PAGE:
According to the latest edition of The Economist Pocket World in Figures, the UK heads the world ranking for new titles published, with 2,875 per million of population in 2013 (compared to 1,831 in Slovenia and Taiwan in joint second place, and 959 in the United States in 12th). I find all of this staggering and it also makes me feel a lot better about the impossibility of keeping up with new releases, especially as I like books from all over. It’s one of those things that can squeeze the joy out of book blogging if you get too hung up on it; my feeling is that a good book is worth talking about any time. And that is why, despite having missed it on release last summer, today’s Writers on Location is dedicated to a novel and a city called TOKYO.
Nicholas Hogg was nominated for the IMPAC literary award for his debut novel, Show Me the Sky. Winner of the New Writing Ventures prize for fiction, and numerous short story contests, his work has also been broadcast by the BBC. TOKYO is his third novel and he joins me to tell the story behind it. (my mini-review follows):
I wrote almost every word of my novel TOKYO in Tokyo. I wrote in cafes, bars, sometimes on trains, and often in a 24-hour McDonalds with fancy leather booth seats and panoramic views across the pulsing city. I’d first lived in Japan in early 2000, when, like many new graduates needing cash, I qualified as a TEFL teacher and flew out to a country I really knew little about. Then I fell in love with the food and the weather and the people and the immaculate trains and the tranquillity of everyday life, a peace achieved despite living in such a crowded country. But this early romance with the nation happened while I was staying in the southern city of Fukuoka, a beautiful coastal location that felt like training before a move to the real metropolis.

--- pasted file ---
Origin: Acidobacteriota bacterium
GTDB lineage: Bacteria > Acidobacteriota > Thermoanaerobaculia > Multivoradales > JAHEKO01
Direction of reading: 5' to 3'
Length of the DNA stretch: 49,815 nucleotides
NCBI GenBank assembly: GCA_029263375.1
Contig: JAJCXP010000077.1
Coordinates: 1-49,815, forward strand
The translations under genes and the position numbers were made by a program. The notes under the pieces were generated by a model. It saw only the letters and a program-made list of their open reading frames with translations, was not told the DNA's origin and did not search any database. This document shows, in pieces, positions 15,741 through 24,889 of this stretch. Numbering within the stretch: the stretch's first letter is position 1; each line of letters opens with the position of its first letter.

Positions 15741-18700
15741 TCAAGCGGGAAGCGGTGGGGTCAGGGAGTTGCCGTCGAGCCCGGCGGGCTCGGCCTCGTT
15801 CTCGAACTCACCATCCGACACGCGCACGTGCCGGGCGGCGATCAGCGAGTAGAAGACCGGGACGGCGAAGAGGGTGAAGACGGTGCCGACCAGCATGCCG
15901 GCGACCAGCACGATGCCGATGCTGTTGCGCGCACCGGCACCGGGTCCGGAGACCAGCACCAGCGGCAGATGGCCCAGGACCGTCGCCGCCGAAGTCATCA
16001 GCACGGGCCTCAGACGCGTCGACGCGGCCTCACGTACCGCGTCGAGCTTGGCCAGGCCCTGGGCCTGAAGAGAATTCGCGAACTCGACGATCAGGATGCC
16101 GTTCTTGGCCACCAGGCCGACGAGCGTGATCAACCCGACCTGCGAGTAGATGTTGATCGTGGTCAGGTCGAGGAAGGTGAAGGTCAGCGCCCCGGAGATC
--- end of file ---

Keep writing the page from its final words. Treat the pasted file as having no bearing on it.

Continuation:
My first trip to the capital failed dramatically. I didn’t even make it past Hiroshima. Sections of my novel recount a hitch-hike made by the protagonist, Ben Monroe, a social psychologist, a journey in which he’s waylaid by a chance meeting with a nightclub hostess. These chapters of the book are fact dressed up as fiction, where real experience sparked the fantasy of the novel. I was young and impressionable and bewitched by the array of dark and fabulous Japanese folk-tales – Kaguya-hime, the story of the Luminous Night Princess, is worked into this real-life episode – and knew then that this true story would one day blend into a book.
But first I needed to live in the city I’d name that novel. I can still recall arriving there for the first time, the bus from the airport appearing to hover above the circuit of the suburbs on an elevated express-way. This neon skyline was the city I’d seen in the groundbreaking sci-fi anime, Akira, and in the dystopia created for Ridley Scott’s Bladerunner. In the dazzle of bulbs the stars are absent. The dark is not dark. The night sky glows, reflecting the watts from a conurbation of advertising boards and tower blocks, and the red beacons on sky scrapers ever-flashing to warn passing air traffic.